Saint Louis Christian College is a 4-year bible college located in Florissant, Missouri. It offers full tuition scholarships for all full-time students who live in campus housing, and half tuition scholarships for full-time commuter students. The scholarships continue if the student maintains satisfactory academic progress. This financial aid policy began in 2005-2006.
The Webb Institute is a 4-year college located in Glen Cover, New York. All students double major in Naval Architecture and Marine Engineering. There are 90 undergraduate students with a student-faculty ratio of 7:1.
The William E. Macaulay Honors College at CUNY (established 2001) is a collaborative program of seven CUNY campuses (Baruch, Brooklyn, City, Hunter, Lehman, Queens, and Staten Island). It provides the 1,200 students with a full-tuition scholarship (not including fees) and a laptop computer. Students must maintain a 3.5 GPA to keep the scholarship. Students are discouraged from working.
It is not unusual for new colleges, especially professional schools, to offer free tuition to the first year’s class. In some cases this is designed to generate publicity for a new college. The surge of interest usually causes the college to be one of the most selective colleges in the country. In other cases the colleges offer free tuition because of the difficulty in obtaining financial aid at a new college. It takes roughly two years for a new college to get accredited and approved for participation in federal student aid programs. Examples of colleges that have offered free tuition to their first incoming class include Central Florida College of Medicine in 2008 and the University of California/Irvine School of Law (2009-10).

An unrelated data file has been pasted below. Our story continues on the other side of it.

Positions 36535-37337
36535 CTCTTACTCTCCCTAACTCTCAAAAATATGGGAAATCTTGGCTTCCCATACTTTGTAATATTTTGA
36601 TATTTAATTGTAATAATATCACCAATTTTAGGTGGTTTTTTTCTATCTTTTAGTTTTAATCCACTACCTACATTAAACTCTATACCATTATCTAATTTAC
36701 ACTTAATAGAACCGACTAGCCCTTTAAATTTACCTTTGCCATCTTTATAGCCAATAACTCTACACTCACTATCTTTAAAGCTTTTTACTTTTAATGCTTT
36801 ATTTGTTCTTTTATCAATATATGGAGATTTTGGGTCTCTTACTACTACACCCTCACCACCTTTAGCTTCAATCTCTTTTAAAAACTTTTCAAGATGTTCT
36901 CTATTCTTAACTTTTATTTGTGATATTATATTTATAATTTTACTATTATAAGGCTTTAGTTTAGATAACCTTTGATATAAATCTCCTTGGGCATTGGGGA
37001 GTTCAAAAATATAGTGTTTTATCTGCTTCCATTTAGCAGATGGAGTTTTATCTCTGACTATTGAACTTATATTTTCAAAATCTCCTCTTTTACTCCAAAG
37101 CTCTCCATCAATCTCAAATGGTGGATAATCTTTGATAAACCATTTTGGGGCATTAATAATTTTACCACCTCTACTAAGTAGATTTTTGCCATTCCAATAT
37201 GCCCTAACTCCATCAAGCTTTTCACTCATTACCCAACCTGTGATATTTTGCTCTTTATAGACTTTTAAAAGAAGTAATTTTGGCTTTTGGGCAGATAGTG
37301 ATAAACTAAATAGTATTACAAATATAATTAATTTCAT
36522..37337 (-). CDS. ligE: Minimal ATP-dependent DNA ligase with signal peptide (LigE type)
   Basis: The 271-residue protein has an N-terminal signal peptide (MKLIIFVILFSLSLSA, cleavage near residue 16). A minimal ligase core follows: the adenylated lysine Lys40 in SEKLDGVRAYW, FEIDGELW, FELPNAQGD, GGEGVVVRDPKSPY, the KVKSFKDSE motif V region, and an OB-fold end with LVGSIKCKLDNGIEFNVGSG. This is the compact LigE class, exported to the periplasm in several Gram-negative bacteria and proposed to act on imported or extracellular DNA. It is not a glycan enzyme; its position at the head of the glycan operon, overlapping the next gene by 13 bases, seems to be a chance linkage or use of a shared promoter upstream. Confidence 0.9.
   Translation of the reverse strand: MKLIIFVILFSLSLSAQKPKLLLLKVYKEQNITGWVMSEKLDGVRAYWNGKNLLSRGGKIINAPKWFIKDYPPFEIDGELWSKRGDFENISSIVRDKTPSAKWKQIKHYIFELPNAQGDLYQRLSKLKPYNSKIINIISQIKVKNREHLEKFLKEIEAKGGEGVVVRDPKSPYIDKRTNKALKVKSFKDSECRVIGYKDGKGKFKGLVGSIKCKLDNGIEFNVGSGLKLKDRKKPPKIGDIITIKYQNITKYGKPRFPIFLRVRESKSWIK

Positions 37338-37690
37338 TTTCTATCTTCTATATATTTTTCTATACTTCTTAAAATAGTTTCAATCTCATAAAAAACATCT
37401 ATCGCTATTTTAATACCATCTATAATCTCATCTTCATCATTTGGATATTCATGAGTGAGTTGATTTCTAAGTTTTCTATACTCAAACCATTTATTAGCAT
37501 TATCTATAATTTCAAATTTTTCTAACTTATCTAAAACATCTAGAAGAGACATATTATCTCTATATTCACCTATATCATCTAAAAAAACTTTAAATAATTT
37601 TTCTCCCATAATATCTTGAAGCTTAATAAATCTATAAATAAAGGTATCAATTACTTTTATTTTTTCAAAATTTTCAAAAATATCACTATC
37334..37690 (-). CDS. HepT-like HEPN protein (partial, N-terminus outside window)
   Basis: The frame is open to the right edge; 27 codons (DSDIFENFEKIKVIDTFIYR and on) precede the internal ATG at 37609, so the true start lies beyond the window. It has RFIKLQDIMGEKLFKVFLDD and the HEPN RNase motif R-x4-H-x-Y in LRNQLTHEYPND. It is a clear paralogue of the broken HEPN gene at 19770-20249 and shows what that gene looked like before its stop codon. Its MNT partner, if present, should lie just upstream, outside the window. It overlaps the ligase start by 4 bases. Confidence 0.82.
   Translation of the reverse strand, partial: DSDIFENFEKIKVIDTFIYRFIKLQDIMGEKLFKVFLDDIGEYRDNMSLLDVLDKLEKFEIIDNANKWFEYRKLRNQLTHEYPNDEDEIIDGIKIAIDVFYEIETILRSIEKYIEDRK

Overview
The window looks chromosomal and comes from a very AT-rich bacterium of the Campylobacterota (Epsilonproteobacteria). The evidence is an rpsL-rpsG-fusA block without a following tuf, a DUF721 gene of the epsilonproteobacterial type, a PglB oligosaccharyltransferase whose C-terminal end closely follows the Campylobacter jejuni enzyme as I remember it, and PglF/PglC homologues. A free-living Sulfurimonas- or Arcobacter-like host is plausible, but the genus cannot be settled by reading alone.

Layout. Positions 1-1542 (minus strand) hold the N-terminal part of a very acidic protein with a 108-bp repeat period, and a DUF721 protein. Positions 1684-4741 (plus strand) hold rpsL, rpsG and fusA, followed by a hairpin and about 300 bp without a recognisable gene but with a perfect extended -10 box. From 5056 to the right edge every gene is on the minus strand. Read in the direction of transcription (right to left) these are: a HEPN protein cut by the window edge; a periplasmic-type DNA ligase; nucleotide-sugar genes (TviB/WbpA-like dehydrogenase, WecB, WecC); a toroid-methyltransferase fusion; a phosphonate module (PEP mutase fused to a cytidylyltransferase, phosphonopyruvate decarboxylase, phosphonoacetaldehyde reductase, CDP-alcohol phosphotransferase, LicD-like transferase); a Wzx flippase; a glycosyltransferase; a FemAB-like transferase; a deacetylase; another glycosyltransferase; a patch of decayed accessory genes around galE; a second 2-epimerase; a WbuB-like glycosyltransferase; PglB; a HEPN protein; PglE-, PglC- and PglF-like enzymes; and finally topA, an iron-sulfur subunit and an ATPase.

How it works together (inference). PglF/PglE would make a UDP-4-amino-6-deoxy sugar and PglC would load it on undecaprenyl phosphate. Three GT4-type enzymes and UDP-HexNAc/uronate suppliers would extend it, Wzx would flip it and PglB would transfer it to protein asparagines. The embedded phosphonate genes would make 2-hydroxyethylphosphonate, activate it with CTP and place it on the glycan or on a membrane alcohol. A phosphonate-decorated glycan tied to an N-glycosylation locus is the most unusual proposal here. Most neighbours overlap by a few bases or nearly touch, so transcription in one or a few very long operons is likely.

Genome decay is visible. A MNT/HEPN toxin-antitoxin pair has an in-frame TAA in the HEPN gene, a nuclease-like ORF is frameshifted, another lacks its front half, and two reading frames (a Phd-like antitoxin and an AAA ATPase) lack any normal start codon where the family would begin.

Other Low Cost Colleges
More than six dozen colleges have adopted generous no loans financial aid policies that substitute grants for loans in the financial aid packages of low-income students. Such no loans policies can significantly reduce college costs, effectively providing free tuition to students with exceptional financial need (e.g., zero EFC students).
Some colleges who are unable to afford to eliminate loans from the financial aid packages have instead opted to adopt level or guarantee tuition rates where the tuition or cost of attendance is locked in for four years.
Free College Courses
Several colleges have made their courses available online for free, but not for credit. These lectures can serve as study aids for students as well as enrichment material for people who aren’t interested in a college degree.
These free online college courses include classes available from MIT’s OpenCourseWare (which launched the open courseware movement), Carnegie Mellon University’s Open Learning Initiative, Johns Hopkins School of Public Health, Tufts University, University of Notre Dame and Open Yale Courses, as well as more than 100 more free online courses listed at the Open Courseware Consortium. (Other free online educational materials can be found at the Open Educational Resources (OER) Commons.)
There are also collections of free audio and video courses at ITunesU (including Stanford University) and YouTube EDU (including University of California at Berkeley).
Salman Khan, a former financial analyst, has posted thousands of very popular short 10-minute lectures to YouTube as Khan Academy.